I recognize that there is a range of philosophies on the importance of infant self-soothing. Many parents feel that the priority should be on immediately responding to the baby’s cries with the idea that, first and foremost, the baby should always feel secure in her relationship with her caregiver. After all, we know that self-soothing will come with time. By middle childhood, it is rare to find a child that needs a parent’s help to go to sleep or with waking in the night. I don’t think there is anything wrong with choosing this path, but it usually means that mama remains the child’s primary resource for soothing, night and day, for the first several years of life.
Personally, my interpretation of the research on self-soothing and my experiences with my own child lead me to believe that self-soothing is an important skill that babies are quite capable of learning when given the chance. I try and give BabyC opportunities to self-soothe on a daily basis, by not immediately rushing to her side when she falls or picking her up when she whines. I try to help her understand where her discomfort is coming from and give her a chance to mend it herself, while also showing her that I am here if she needs help. I believe that this helps her to develop a strong sense of security in herself as well as in her relationship with me.
Of course, I still soothe BabyC all the time. This exchange of warm fuzzies between us is an important part of our relationship. Lately, BabyC has been transitioning from two naps to one, and she’s so tired at naptime now that she often falls asleep nursing. When we are traveling, I usually stay with her as she falls asleep, because I know how hard it can be to sleep in a strange place. I enjoy these quiet moments with her, and I don’t worry about them “undoing” her sleep habits. I know that she has the ability to self-soothe, and it will be there at bedtime and whenever she needs it to help her sleep.
Where does sleep training fit into all of this? After all, when families find they need to sleep train, they usually have to let their babies cry for longer than 3 minutes before they learn to self-soothe. It could certainly be argued that sleep training rushes the natural learning process towards self-soothing. Learning this new skill is often a struggle for babies, and when they struggle, they cry. Is it worth it?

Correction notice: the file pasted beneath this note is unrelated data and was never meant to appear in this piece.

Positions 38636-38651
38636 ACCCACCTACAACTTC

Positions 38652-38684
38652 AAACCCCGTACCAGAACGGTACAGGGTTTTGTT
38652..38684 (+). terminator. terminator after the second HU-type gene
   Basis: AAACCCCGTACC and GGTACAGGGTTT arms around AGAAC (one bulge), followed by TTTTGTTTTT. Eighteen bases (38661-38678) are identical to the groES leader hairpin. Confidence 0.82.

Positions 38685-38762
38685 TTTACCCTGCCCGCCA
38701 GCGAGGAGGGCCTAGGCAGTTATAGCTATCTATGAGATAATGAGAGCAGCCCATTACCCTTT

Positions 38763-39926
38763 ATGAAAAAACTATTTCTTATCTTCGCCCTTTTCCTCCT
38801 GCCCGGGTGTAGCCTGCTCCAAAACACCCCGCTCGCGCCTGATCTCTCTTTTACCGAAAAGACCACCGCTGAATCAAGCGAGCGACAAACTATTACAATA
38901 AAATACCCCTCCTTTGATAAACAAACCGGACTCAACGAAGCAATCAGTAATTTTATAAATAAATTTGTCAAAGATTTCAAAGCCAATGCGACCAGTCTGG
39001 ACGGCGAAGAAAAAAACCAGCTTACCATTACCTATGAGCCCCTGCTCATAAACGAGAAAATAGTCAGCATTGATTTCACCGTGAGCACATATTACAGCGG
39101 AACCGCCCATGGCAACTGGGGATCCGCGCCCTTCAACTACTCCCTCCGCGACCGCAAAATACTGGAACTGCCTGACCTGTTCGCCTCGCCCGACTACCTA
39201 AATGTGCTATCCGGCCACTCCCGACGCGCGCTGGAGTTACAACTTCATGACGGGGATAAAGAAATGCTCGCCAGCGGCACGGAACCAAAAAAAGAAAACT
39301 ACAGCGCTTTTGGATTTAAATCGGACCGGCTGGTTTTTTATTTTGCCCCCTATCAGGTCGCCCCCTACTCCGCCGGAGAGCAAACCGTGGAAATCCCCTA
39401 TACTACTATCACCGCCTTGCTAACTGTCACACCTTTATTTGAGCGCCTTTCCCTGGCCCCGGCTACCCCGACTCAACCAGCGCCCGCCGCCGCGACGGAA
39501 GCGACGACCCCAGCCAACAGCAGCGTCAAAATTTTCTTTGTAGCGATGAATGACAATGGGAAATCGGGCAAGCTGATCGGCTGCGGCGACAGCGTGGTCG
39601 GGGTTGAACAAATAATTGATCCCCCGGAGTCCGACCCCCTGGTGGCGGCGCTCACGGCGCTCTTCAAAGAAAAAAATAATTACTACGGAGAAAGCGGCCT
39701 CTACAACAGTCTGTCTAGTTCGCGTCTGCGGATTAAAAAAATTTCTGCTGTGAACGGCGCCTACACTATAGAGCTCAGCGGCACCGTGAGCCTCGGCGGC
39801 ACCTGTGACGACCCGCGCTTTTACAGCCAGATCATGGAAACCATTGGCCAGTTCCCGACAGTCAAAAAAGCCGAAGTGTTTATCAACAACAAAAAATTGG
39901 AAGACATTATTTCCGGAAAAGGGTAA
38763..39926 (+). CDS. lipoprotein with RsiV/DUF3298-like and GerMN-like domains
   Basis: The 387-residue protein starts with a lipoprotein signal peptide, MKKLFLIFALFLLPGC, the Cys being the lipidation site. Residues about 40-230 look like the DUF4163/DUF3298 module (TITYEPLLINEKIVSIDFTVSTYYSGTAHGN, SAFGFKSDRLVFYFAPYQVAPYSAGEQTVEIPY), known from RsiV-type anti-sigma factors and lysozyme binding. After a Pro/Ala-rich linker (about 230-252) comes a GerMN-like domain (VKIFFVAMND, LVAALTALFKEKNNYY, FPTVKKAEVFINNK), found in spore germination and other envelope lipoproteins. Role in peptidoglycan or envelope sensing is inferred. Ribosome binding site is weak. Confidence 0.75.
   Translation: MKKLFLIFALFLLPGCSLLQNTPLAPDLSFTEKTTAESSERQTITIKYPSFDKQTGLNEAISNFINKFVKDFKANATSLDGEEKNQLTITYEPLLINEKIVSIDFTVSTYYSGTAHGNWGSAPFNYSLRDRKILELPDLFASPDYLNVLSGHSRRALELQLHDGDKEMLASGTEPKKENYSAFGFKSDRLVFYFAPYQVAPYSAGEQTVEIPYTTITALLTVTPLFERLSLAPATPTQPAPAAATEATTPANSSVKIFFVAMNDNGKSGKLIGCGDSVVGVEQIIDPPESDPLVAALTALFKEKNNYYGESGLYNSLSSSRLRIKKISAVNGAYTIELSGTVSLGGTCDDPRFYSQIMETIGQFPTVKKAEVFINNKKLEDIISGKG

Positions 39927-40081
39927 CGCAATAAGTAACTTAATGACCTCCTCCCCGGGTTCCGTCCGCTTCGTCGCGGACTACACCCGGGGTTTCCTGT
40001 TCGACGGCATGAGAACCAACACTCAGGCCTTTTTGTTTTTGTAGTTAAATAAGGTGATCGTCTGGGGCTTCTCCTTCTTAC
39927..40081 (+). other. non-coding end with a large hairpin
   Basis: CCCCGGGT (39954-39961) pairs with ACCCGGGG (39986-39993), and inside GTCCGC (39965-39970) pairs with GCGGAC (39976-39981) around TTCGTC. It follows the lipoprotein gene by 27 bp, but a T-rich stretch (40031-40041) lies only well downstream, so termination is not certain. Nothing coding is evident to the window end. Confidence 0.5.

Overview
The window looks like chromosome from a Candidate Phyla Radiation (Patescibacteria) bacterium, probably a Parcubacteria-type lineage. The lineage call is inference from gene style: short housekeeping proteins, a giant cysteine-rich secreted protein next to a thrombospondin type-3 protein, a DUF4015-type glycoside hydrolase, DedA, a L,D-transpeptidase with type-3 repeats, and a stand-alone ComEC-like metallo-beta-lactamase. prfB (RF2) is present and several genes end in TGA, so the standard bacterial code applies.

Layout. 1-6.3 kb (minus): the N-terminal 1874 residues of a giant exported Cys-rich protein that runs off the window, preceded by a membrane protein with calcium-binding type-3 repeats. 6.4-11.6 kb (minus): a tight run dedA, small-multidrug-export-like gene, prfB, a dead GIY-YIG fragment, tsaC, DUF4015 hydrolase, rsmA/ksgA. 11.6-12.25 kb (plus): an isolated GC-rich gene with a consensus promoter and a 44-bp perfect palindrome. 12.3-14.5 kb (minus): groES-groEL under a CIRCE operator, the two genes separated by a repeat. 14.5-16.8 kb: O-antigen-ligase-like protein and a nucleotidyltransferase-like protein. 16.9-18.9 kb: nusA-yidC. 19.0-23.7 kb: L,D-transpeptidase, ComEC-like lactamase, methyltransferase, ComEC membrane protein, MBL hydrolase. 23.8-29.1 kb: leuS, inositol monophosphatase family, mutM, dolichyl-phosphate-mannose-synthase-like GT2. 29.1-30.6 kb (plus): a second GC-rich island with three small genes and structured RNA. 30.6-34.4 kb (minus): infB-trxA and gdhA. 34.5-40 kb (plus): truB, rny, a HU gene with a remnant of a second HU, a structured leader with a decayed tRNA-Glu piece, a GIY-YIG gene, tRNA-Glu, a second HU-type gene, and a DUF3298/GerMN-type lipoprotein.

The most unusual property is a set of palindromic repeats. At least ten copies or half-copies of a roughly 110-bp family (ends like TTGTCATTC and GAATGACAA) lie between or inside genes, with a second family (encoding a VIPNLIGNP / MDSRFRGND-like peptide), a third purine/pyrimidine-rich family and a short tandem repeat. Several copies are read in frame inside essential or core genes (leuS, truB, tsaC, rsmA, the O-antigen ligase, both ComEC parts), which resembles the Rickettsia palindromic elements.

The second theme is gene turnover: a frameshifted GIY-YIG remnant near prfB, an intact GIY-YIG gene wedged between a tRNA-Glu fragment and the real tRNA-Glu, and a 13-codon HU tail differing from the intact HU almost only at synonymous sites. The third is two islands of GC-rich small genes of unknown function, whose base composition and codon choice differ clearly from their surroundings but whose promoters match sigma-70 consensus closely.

The answer depends on the family. For my family, it was worth it, even though it took a few nights of tears at bedtime. Self-soothing was the foundation on which BabyC built her good sleep habits. It has given us months of happy bedtimes, peaceful transitions to sleep, and long, restorative nights.
The research on sleep training shows that when babies are given a chance to go to sleep on their own, even when that comes with some crying, they learn to self-soothe remarkably quickly. In my next post, I’ll discuss this research, including specific methods. Since the crying is the hardest part of sleep training for everyone, I am researching more gradual methods of teaching babies to self-soothe as well.
In the meantime, I’d love to hear your thoughts on self-soothing. Does your child self-soothe? Do you do anything to encourage self-soothing, or do you soothe your child immediately when he or she cries?
Check out other posts from my infant sleep series:
- The Cry-It-Out Controversy and My Family’s Sleep Story
- Why Sleep Matters to Babies and Parents
- Sleep Solutions for Every Baby
- Infant Sleep Research: Cosleeping, Self-Soothing, and Sleep Training
- Helping Babies Cope with Stress and Learn to Sleep
- 6 Little Secrets of a Sleeping Baby
Anders, T. F., L. F. Halpern and J. Hua (1992). “Sleeping through the night: a developmental perspective.” Pediatrics 90(4): 554-560.
Burnham, M. M., B. L. Goodlin-Jones, E. E. Gaylor and T. F. Anders (2002). “Nighttime sleep-wake patterns and self-soothing from birth to one year of age: a longitudinal intervention study.” J Child Psychol Psychiatry 43(6): 713-725.
Gaylor, E. E., M. M. Burnham, B. L. Goodlin-Jones and T. F. Anders (2005). “A longitudinal follow-up study of young children’s sleep patterns using a developmental classification system.” Behav Sleep Med 3(1): 44-61.
Goodlin-Jones, B. L., M. M. Burnham, E. E. Gaylor and T. F. Anders (2001). “Night waking, sleep-wake organization, and self-soothing in the first year of life.” J Dev Behav Pediatr 22(4): 226-233.
Mindell, J. A., B. Kuhn, D. S. Lewin, L. J. Meltzer and A. Sadeh (2006). “Behavioral treatment of bedtime problems and night wakings in infants and young children.” Sleep 29(10): 1263-1276.